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Headquarters, Third Portable Surgical Hospital, A.P.O. 704

HEADQUARTERS
THIRD PORTABLE SURGICAL HOSPITAL
A. P. O. 704

SUBJECT: Medical History, 1 July, 1944 to 30 September, 1944.

TO: Surgeon, Sixth Army, APO 442 (Thru channels)

1.    The Historical Report of 1 July, 1944 to 30 September, 1944 covers the period from 22 June, 1944 to the latter date because it gives the complete history of our activities in the Cyclone Tack Force.

2.    The Cyclone Task Force was organized and put into operation on June 22, 1944. The 3rd Portable Surgical Hospital was attached, at that time to the 6th Division and in operation as a surgical hospital between the Tor-Tirfome [Tirfoam] Area below Sarmi with the 20th Inf. Regt. The 11th Portable Surgical Hospital was attached to the Cyclone Task Force but on this date relieved us and we returned to Toem. Colonel Sandlin, Commanding the 158 Inf. Regt. requested of General Patrick that we be assigned in its place, as we had previously satisfactorily worked together, and as the 11th Portable Surgical Hospital had just been committed to combat which would necessitate another movement of each organization at a time when casualties were heavy in the Tor-Tirfome [Tirfoam] Area. The request was granted by the 6th Army and we were attached to Cyclone Task Force on 24 June, 1944 by Radiogram dated 24 June, 1944.

3.    From June 16 to June 26, 1944 our time was spent packing, re-equipping and preparing for the coming invasion. On June 26th, 1944 the camp was packed into 2 2 ½  ton trucks borrowed from Lt. Col. Rollings, 27th Combat Engr., 2 3/4 ton trucks, a jeep and one ton trailer. The equipment, thus loaded, is the minimum amount required to function as a complete hospital and everything carried is required on the D-day set up. We left no rear echelon and did not bulk load any


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equipment because of distressing previous experiences. We carried all equipment necessary for the completion of a campaign.

4.    Our mission on a Task Force is to supply adequate surgical care, functioning as a surgical team and give such medical care until an evacuation chain is established or until a higher echelon field hospital can arrive and safely set up, at which time we fill, the other function prescribed by T/O, i.e. that of a station hospital. We have carried out these functions until the completion of the Cyclone Task Force.

5.    On June 26th, 1944, the equipment and drivers were mobile loaded on LST 467 and the following day, personnel was committed to the open upper deck for a practice run. The LST fleet pulled off the beach and cruised off Wakde Island until daylight of June 27, 1944 when they disgorged alligators [Landing Vehicle, Tracked, LVT] filled with infantry soldiers making a practice beach landing. Once free of their burden the LST returned and beached again at Toem. We had no part in the practice, only in loading and filling our space on deck for the coming invasion. The practice was designed because it was the first time the 158 Inf. Regt. was to land by alligator and invade a coral ringed island.

6.    We remained on board, in the heat and weather for two days, the enlisted men sleeping on the “sun” deck under trucks and becoming exhausted from little rest and two meals a day. A bad situation, but it seemed illogical to unload with the actual run a matter of days away. Everyone settled into that apathy of waiting in which one spend time and does nothing; a maneuver in which the American soldier is well trained from the day of induction. Having made two recent beach landings from LSTs, successfully and without loss, the members of my command showed not the slightest apprehension of another one. They showed little interest even in the new place to be invaded, one place or another making no difference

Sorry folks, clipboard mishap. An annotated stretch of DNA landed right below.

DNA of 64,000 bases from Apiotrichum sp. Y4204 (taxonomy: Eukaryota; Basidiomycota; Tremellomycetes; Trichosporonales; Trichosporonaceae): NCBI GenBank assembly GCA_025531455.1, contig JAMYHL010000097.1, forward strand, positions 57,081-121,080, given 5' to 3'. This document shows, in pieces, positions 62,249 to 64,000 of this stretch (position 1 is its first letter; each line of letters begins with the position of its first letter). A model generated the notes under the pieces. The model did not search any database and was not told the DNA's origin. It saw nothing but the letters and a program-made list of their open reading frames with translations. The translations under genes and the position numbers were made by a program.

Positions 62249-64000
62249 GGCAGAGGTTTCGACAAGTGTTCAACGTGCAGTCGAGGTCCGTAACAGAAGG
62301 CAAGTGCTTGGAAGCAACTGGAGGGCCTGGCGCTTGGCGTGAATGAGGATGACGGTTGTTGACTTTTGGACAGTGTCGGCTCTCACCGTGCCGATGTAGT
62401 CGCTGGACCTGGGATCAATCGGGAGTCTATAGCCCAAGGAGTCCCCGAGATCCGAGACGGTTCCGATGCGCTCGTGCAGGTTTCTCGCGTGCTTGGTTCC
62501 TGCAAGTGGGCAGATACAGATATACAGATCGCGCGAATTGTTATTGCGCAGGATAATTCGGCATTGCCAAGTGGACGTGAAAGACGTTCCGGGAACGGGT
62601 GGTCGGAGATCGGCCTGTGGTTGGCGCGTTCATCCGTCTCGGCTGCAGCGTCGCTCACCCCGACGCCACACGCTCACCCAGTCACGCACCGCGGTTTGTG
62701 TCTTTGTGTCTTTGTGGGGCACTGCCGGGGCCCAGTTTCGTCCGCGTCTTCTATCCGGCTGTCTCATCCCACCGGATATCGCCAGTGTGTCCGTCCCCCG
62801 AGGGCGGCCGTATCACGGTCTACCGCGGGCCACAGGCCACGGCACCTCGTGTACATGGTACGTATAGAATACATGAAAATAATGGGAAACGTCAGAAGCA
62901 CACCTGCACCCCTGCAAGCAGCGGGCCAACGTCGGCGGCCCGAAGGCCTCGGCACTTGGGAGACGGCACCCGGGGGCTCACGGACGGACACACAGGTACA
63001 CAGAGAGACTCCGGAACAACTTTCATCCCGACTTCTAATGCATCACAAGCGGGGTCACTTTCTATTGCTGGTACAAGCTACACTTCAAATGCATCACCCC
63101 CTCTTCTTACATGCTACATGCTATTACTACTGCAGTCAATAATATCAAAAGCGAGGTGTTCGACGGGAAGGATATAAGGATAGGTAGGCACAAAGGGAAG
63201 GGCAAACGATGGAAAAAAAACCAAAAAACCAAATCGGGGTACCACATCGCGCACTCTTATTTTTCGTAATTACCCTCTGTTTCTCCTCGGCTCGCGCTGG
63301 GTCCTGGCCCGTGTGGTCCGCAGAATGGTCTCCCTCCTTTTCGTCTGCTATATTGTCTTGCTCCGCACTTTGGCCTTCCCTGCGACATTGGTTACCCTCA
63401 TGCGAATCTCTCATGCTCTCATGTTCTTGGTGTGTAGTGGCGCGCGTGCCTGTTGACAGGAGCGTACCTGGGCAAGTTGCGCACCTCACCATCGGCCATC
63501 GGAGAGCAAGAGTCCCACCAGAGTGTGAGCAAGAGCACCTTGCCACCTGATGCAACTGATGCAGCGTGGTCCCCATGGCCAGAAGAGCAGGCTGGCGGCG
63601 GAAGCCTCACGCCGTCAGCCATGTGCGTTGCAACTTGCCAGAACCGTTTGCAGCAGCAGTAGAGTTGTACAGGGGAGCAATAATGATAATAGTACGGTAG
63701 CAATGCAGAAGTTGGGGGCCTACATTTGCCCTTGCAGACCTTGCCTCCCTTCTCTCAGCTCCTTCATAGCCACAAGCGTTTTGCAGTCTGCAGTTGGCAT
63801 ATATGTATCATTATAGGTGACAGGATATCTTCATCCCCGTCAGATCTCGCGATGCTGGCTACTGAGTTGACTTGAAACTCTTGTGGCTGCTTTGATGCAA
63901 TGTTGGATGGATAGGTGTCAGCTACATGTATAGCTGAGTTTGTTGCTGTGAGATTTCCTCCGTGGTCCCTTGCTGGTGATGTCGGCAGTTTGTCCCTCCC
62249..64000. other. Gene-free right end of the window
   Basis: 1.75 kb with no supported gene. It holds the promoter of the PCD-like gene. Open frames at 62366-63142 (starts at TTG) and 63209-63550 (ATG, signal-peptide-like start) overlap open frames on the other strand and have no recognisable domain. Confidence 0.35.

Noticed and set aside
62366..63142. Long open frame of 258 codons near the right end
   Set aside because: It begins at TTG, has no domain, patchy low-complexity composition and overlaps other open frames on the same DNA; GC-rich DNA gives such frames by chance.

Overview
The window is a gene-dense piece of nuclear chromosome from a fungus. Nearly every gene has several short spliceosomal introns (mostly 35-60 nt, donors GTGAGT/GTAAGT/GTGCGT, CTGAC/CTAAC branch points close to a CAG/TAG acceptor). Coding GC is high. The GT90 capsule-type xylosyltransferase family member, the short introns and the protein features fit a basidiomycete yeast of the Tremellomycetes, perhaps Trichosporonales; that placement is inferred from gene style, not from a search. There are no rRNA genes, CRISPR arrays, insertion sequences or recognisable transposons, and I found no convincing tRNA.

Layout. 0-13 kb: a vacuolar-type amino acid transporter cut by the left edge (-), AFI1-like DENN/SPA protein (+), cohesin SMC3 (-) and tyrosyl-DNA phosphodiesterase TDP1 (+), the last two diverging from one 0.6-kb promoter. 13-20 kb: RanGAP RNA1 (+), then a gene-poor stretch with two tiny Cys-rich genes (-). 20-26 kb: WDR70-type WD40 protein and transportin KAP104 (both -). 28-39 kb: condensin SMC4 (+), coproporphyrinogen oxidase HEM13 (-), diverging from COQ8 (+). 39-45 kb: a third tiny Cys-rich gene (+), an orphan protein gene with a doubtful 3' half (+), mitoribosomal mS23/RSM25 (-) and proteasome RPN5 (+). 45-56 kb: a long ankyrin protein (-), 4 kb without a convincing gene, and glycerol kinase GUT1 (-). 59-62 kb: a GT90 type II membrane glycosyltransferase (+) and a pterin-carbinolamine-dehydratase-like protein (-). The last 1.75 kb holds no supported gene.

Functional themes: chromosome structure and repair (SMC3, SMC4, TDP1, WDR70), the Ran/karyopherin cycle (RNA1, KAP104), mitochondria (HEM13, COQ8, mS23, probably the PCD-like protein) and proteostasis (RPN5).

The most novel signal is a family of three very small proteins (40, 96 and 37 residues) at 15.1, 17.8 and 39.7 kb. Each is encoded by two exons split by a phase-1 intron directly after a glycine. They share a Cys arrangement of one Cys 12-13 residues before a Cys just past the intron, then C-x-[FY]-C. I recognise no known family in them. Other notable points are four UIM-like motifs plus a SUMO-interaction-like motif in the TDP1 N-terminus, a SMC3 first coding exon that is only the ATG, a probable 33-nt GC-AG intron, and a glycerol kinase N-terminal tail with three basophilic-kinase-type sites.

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because of the same walk through water, the same labor of setting up a camp, the same stream of wounded, the same rumor of enemy strength and opposition and the same optimism that nothing could beat us.

7.    On June 29th the LST pulled out at night and proceeded through the Shouten Islands by Biak to anchor off the NW corner of Noemfoor Island at day light, about 1300 yards from the coral reef. With daylight a tremendous aerial and naval bombardment took place along the coast; the bombing and strafing were in full view. The naval shells could be seen striking the shores, trees, and camouflaged defenses. The Infantry departed in alligators and landed along a strip of beach opposite Kamiri Air Strip and fighting could and was followed through field glasses. Each forward move of the Infantry was marked by smoke grenades beyond which the destroyers continued to shell and throw in a strafing fire. Patrols along the sandy beach could be seen to deploy and tire, rise and move forward, and fire again. Answering fire from the Japanese could be seen because of tracers and lines of dust clouds running along the beach where the soldiers were deployed. We saw none of the men on the beach hit. The rifle and machine gun fire was all about them but never right on them and they continued their forward move. Just to our left a destroyer, closer into shore than we were, was fired on by a machine gun from a position on the side of a hill. The gun could be easily spotted during its fire and before the burst had ceased the destroyer laid shells right on it. Trees, coral, gun and men were evaporated in the dust, when it cleared there was only a bare spot on the side of the hill.

8.   Soon after the infantry was ashore LCMs began to remove mobile equipment from the LST to the edge of the reef where they were driven ashore through two to four feet of water. The feeding of LCMs by LST is an interesting phenomena and looks like some prehistoric monster nourishing its young. There was some difficulty in joining the mouthful of an LCM to the “mouth” of an LST because of the